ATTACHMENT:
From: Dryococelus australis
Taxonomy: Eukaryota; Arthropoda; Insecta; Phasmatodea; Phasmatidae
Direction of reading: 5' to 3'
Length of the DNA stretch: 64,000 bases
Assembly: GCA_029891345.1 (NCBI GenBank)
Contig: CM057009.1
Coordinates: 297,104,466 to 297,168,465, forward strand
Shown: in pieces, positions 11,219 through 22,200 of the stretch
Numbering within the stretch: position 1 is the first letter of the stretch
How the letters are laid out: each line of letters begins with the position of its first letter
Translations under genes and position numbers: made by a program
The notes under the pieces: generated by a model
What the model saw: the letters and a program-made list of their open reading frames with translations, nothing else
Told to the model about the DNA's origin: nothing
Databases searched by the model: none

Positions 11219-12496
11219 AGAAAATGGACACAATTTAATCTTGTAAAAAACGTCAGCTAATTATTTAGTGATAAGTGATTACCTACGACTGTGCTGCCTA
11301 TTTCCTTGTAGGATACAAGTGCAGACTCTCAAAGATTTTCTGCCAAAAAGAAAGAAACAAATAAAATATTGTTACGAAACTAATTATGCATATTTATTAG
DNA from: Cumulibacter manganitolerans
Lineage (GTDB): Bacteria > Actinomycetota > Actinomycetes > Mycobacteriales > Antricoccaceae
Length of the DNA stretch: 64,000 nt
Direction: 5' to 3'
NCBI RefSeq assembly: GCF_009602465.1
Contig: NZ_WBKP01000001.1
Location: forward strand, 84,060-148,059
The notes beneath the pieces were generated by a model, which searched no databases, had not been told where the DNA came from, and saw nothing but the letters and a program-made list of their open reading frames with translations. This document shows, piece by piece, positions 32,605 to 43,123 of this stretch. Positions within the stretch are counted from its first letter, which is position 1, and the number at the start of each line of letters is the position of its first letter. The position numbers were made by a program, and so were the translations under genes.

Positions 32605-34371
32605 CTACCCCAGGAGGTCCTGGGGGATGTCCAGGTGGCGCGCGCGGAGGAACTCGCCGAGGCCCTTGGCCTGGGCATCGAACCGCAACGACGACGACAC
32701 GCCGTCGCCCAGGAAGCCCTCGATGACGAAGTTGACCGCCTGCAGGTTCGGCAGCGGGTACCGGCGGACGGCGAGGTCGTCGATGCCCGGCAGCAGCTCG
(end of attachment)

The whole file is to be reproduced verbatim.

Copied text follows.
From: Dryococelus australis
Taxonomy: Eukaryota; Arthropoda; Insecta; Phasmatodea; Phasmatidae
Direction of reading: 5' to 3'
Length of the DNA stretch: 64,000 bases
Assembly: GCA_029891345.1 (NCBI GenBank)
Contig: CM057009.1
Coordinates: 297,104,466 to 297,168,465, forward strand
Shown: in pieces, positions 11,219 through 22,200 of the stretch
Numbering within the stretch: position 1 is the first letter of the stretch
How the letters are laid out: each line of letters begins with the position of its first letter
Translations under genes and position numbers: made by a program
The notes under the pieces: generated by a model
What the model saw: the letters and a program-made list of their open reading frames with translations, nothing else
Told to the model about the DNA's origin: nothing
Databases searched by the model: none

Positions 11219-12496
11219 AGAAAATGGACACAATTTAATCTTGTAAAAAACGTCAGCTAATTATTTAGTGATAAGTGATTACCTACGACTGTGCTGCCTA
11301 TTTCCTTGTAGGATACAAGTGCAGACTCTCAAAGATTTTCTGCCAAAAAGAAAGAAACAAATAAAATATTGTTACGAAACTAATTATGCATATTTATTAG
DNA from: Cumulibacter manganitolerans
Lineage (GTDB): Bacteria > Actinomycetota > Actinomycetes > Mycobacteriales > Antricoccaceae
Length of the DNA stretch: 64,000 nt
Direction: 5' to 3'
NCBI RefSeq assembly: GCF_009602465.1
Contig: NZ_WBKP01000001.1
Location: forward strand, 84,060-148,059
The notes beneath the pieces were generated by a model, which searched no databases, had not been told where the DNA came from, and saw nothing but the letters and a program-made list of their open reading frames with translations. This document shows, piece by piece, positions 32,605 to 43,123 of this stretch. Positions within the stretch are counted from its first letter, which is position 1, and the number at the start of each line of letters is the position of its first letter. The position numbers were made by a program, and so were the translations under genes.

Positions 32605-34371
32605 CTACCCCAGGAGGTCCTGGGGGATGTCCAGGTGGCGCGCGCGGAGGAACTCGCCGAGGCCCTTGGCCTGGGCATCGAACCGCAACGACGACGACAC
32701 GCCGTCGCCCAGGAAGCCCTCGATGACGAAGTTGACCGCCTGCAGGTTCGGCAGCGGGTACCGGCGGACGGCGAGGTCGTCGATGCCCGGCAGCAGCTCG